This would have been much more difficult if I’d had to create photos that could be understood by children around the world or even around Germany, but since this was just for our household we could use images of specific things that our kids would recognize. Some examples:
Now we needed a way to display these images so that the kids could clearly observe the order and keep track of what had already been done.
We considered printing the images one after another on a piece of paper, like a check-list. We considered a path, moving left to right. Somewhere in the process, the image of a circular racetrack came to my mind. I found a way to make a “track” out of pieces of black masking tape and white electrical tape.
The track ended up hexagonal rather than circular or oval because that’s a lot easier to do with tape. The leftmost corner is the start and finish line and each of the photos is attached near its own corner of the track.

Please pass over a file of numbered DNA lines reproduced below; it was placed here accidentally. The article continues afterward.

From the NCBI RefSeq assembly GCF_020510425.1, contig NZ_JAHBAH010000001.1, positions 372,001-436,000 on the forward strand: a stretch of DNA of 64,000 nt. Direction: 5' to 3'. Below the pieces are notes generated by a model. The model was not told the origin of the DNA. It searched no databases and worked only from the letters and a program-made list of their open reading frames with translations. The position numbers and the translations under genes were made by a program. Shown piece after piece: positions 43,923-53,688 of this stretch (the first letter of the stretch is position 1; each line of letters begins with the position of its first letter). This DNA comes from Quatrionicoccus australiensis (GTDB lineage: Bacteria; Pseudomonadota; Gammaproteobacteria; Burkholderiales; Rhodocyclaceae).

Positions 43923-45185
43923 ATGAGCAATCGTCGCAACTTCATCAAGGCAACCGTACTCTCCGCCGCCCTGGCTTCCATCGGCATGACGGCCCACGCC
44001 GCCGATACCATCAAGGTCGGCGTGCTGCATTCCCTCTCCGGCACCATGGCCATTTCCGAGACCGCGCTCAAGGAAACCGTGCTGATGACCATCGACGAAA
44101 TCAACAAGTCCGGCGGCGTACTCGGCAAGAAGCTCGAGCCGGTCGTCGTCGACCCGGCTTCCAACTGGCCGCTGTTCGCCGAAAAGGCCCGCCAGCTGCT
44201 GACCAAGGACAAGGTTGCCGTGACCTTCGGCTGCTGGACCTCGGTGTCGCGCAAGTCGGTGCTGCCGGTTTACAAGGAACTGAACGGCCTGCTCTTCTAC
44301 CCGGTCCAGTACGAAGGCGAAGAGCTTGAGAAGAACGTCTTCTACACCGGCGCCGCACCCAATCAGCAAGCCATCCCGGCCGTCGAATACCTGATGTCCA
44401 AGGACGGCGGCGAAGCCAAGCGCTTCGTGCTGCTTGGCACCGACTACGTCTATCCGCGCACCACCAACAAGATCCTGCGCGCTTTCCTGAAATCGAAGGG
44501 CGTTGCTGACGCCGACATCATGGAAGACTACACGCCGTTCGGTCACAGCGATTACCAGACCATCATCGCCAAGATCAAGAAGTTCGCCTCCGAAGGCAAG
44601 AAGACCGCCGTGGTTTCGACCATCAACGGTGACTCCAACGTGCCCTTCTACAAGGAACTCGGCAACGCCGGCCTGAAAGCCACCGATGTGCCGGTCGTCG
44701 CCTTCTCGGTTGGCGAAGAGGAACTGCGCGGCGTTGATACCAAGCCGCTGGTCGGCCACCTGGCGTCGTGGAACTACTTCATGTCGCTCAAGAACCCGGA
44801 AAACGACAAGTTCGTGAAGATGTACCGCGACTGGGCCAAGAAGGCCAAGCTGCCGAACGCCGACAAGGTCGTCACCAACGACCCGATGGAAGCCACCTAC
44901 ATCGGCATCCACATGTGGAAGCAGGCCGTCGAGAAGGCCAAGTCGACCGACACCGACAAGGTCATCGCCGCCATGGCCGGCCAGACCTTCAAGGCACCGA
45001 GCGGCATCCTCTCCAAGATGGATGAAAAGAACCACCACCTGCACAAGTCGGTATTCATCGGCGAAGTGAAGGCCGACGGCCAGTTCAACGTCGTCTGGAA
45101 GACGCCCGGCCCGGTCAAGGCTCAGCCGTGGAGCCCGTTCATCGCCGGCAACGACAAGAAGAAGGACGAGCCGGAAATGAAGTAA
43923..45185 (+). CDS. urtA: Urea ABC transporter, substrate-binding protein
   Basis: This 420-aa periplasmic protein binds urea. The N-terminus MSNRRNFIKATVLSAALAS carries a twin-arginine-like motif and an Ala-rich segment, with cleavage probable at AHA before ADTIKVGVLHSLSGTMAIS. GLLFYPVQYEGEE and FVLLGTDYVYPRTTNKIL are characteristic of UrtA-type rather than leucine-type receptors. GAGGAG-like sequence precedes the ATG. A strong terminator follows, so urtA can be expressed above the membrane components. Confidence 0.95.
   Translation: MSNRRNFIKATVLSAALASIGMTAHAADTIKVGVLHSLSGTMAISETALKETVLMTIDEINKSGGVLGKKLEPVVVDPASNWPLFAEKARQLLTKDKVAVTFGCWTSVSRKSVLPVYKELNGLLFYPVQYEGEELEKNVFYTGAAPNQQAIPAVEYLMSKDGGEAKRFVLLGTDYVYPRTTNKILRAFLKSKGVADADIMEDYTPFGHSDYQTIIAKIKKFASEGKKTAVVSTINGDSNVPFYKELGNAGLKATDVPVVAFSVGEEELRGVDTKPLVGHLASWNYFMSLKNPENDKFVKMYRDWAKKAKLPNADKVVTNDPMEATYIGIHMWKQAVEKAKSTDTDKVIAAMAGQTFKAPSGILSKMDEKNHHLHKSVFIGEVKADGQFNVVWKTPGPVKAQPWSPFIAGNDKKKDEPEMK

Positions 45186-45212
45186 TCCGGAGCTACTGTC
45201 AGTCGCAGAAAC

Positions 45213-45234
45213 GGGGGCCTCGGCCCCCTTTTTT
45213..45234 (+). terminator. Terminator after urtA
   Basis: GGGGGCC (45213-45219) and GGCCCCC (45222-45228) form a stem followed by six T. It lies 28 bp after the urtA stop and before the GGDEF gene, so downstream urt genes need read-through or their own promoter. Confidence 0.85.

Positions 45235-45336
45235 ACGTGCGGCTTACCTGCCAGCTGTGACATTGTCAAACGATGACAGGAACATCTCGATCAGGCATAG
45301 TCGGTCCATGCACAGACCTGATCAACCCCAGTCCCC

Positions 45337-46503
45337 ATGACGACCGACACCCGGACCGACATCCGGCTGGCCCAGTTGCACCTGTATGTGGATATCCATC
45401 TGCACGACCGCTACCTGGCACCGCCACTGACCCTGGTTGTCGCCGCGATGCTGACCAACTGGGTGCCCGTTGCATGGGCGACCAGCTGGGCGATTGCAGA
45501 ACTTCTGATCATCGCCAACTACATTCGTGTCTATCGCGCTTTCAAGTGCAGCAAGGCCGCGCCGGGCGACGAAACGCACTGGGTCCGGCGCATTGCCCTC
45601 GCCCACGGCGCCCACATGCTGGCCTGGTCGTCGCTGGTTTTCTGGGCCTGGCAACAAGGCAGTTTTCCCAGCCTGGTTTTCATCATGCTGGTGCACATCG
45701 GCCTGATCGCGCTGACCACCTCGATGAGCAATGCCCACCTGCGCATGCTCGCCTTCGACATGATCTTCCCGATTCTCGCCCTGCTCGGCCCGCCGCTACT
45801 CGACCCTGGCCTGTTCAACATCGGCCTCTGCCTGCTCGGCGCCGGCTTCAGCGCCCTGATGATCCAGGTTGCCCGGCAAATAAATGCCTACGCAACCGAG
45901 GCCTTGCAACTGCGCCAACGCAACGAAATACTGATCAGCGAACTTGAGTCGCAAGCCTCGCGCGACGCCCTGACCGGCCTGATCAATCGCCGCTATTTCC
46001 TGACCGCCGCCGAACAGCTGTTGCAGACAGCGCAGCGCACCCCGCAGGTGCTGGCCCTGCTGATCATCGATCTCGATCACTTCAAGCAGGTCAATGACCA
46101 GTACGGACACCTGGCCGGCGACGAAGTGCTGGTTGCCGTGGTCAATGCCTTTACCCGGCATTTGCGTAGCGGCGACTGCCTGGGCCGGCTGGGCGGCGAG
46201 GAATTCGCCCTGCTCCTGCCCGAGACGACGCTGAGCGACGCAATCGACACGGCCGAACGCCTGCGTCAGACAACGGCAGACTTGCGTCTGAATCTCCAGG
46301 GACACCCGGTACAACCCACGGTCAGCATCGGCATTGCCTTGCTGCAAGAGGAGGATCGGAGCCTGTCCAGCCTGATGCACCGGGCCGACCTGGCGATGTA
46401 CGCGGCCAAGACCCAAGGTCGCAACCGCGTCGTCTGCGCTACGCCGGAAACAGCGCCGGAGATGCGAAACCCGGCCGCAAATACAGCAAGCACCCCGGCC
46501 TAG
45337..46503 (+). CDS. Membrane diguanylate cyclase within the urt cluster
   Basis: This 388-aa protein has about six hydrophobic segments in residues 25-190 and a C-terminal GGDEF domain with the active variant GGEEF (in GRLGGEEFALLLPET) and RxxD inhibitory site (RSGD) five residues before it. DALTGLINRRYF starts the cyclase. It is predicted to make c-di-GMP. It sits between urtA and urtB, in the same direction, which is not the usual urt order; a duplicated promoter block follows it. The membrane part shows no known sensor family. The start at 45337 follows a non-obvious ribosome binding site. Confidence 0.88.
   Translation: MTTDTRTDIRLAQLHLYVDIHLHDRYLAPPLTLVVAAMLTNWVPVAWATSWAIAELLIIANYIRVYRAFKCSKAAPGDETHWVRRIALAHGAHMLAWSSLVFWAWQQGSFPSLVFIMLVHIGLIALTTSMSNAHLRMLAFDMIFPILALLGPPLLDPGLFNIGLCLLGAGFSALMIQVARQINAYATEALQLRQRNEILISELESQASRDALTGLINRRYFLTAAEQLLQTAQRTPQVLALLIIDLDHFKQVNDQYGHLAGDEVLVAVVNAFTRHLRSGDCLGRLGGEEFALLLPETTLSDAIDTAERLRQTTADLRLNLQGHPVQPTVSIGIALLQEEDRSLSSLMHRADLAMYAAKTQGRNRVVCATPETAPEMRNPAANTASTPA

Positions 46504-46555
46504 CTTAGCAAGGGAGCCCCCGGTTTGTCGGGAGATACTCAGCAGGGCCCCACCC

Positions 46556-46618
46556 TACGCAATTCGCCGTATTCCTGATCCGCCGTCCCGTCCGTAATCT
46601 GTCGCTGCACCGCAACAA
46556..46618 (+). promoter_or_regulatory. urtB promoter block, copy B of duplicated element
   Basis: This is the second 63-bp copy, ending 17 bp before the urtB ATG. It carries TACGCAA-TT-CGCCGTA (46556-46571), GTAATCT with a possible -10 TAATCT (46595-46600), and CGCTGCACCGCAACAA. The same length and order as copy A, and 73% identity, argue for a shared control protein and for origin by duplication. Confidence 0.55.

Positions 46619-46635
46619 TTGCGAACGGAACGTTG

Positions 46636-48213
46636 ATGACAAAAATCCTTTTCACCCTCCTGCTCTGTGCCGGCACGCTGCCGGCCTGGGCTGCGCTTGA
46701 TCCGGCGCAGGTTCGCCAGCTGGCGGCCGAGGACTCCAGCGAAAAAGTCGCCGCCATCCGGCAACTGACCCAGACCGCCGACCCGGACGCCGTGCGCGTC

At first, we used little round coloured magnets and I was hoping to source some car-shaped magnets. Shortly after creating the “racetrack,” I was at a conference in Amsterdam and, like any polite tourist, I bought way too many souvenirs. This including some magnetic wooden shoes. These have been the markers for the kids’ places in the race ever since. Even if they don’t fit well on the “track” they make it a bit more fun for the kids.
It wouldn’t be fair to expect our kids to do all these things if we didn’t do them as well. At first, my partner and I also tracked our progress around the racetrack or let the kids track it for us.
We give “stars” on another sheet of paper for things like “clearing the table without being asked” and “getting dressed all by yourself.” If the kids collect a full sheet of stars they can pick out a toy next time we go shopping together. They can also order something off the internet, and they know this means that they will have to wait for their new toy to arrive, which we hope will teach them some form of patience. Although now that they have found out about tracking packages online, we’ve had to repeatedly explain that we have no idea why their new toy has been sitting in Luxemburg for a week.